TAMPA — Five years ago, a little girl left her east Tampa home with a family friend and never returned. Her body was found the next day amid the rocks and mangroves on the west side of the Courtney Campbell Causeway.
The murder of 9-year-old Felecia Williams is the kind of crime parents and police fear most. When it happened, it galvanized nearly every law enforcement agency in the Tampa Bay area, with the small Temple Terrace police department shepherding a massive investigation. It culminated in a murder charge against Granville Ritchie.
Ritchie is scheduled to face trial Sept. 9. If convicted, his case will be the first under State Attorney Andrew Warren in which prosecutors will seek the death penalty. It will also be the first Hillsborough case in which a jury must vote unanimously if it is to recommend capital punishment.
Those who knew her called Felecia Williams Sugar Plum. She lived in east Tampa with her mother, Felecia Demerson, and three siblings. She had her mother’s first name and her father’s last name. She was in the third grade at Edison Elementary School. She liked Hello Kitty. She liked to feed the ducks and birds at a pond in a park near her home.
Eboni Wiley lived nearby. She was 23. Demerson came to trust Wiley enough that she let her look after her daughter. Together, Wiley and Felecia would attend church, visit the store, go to the park and out to eat. They rode bicycles and took walks.
RELATED STORY: Murder trial takes shape in death of 9-year-old Tampa girl
On the afternoon of May 16, Felecia asked her mother if she could go to dinner with Wiley. She consented and Wiley picked the girl up. But when Wiley returned late that night, Felecia wasn’t with her. She had vanished, Wiley said.
Police were called. When interviewed, Wiley offered three different accounts of what happened, according to a report from the state Department of Children and Families. She first claimed that she had taken Felecia to a friend’s home, that Wiley had taken a shower there, and that she came out to find Felecia had disappeared.
She next claimed that she and Felecia had gone with Ritchie to the home of Ritchie’s mother. Wiley said she put a cartoon on TV for the girl while Wiley and Ritchie went into a bedroom to have sex, according to the state report. When they were done, Felecia was gone.
In her third account, Wiley said she left Felecia alone with Ritchie after he told her to go buy some marijuana and cigarettes, according to the report. When she returned about 35 to 40 minutes later, Ritchie claimed he had sent the girl to a store to buy candy and she had not returned.
Fishermen found Felecia’s body the next day in the waters off the causeway.
Wiley was arrested on a charge of providing false information to law enforcement. Police said that because of her early statements, they didn’t treat Felecia’s disappearance with the urgency it required. She is listed as a witness in the case against Ritchie. She is still awaiting her own trial.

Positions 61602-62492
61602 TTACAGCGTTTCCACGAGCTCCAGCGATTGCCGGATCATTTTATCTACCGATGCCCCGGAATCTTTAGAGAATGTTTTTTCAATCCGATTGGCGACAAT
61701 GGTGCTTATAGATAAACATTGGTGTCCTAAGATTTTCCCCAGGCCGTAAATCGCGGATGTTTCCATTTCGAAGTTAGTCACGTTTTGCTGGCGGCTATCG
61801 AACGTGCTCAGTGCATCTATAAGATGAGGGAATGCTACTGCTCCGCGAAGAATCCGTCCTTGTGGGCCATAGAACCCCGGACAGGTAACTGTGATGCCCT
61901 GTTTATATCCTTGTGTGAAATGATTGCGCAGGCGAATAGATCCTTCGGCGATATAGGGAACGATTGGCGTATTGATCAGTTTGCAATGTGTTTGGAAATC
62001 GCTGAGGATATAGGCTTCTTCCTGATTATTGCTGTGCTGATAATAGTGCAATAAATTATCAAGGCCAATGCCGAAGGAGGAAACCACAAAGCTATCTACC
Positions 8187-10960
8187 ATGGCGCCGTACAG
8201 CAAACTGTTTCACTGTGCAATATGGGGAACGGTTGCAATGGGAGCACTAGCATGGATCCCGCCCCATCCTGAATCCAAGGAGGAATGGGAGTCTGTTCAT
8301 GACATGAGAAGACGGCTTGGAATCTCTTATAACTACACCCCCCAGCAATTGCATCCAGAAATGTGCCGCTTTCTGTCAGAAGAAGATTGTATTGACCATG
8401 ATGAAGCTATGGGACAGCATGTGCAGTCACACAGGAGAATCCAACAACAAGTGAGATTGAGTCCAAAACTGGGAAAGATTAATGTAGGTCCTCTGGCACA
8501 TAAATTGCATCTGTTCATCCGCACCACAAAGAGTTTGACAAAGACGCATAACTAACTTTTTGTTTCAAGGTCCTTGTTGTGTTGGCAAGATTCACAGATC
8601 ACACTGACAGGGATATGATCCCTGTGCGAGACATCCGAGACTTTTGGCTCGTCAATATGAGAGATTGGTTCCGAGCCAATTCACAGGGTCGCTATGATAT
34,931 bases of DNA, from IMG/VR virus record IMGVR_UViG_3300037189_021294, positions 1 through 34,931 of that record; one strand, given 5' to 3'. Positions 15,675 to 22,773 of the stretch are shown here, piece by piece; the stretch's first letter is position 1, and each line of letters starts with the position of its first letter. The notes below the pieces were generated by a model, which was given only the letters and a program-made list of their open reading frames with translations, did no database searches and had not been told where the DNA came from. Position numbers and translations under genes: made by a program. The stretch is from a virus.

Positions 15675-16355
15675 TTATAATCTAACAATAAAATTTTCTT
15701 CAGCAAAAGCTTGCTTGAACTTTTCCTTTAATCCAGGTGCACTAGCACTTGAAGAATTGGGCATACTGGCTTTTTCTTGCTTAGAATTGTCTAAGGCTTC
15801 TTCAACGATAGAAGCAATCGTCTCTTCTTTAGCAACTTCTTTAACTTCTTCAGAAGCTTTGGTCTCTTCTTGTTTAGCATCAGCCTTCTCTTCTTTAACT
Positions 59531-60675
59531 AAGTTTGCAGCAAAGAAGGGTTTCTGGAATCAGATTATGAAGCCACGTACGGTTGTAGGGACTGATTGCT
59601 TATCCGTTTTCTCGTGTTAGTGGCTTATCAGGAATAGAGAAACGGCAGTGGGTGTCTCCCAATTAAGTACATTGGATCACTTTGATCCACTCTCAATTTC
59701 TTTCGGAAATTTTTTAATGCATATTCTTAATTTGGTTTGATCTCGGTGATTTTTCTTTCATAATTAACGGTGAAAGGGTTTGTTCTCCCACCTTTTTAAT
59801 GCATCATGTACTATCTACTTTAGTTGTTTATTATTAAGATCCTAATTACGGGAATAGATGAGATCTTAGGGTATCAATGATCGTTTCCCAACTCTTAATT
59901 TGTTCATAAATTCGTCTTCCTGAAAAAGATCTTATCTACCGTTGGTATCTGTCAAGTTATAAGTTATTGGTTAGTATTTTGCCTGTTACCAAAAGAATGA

Ritchie was arrested on unrelated drug charges two days after Felecia disappeared. Authorities later charged him with an unrelated sex crime. He was kept in jail as Temple Terrace police made him the focus of a massive investigation. They drew assistance from police agencies in Hillsborough and Pinellas Counties, along with the FBI and the Florida Department of Law Enforcement.
“I can’t stress it enough," Temple Terrace Police Chief Kenneth Albano said in a news conference after Ritchie’s arrest. "A 9-year-old girl was murdered. No one in our community — no one — should tolerate that.”
Three months later, the chief announced that Ritchie was being charged with Williams’ murder. He revealed that the little girl had been sexually assaulted and strangled. He described it as a crime of opportunity and detailed a collection of circumstantial evidence that investigators had assembled.
It included data from Ritchie’s cell phone, which put him near the area where Williams’ body was found hours after she disappeared.
In 2016, local death penalty cases were put on hold after the U.S. Supreme Court declared Florida’s capital punishment system to be unconstitutional. The subsequent legal changes delayed Ritchie’s case for about two years.
In that time, Hillsborough County elected a new state attorney. Andrew Warren withdrew from seeking capital punishment in several of the capital cases he inherited upon taking office. But Ritchie’s is one where his office has continued to seek a death sentence.
The office has cited two aggravating factors: The victim was less than 12 years old and that the murder was related to the crimes of sexual battery and aggravated child abuse.
If Ritchie is found guilty, prosecutors will have to convince a 12-member jury that those aggravating factors should stand up against any mitigating circumstances Ritchie’s defense may present. These can include childhood trauma and mental health problems.
The court has summoned 150 prospective jurors. They will be asked about their knowledge of the case, their feelings about a possible death sentence and whether they can commit to attending a three-week trial.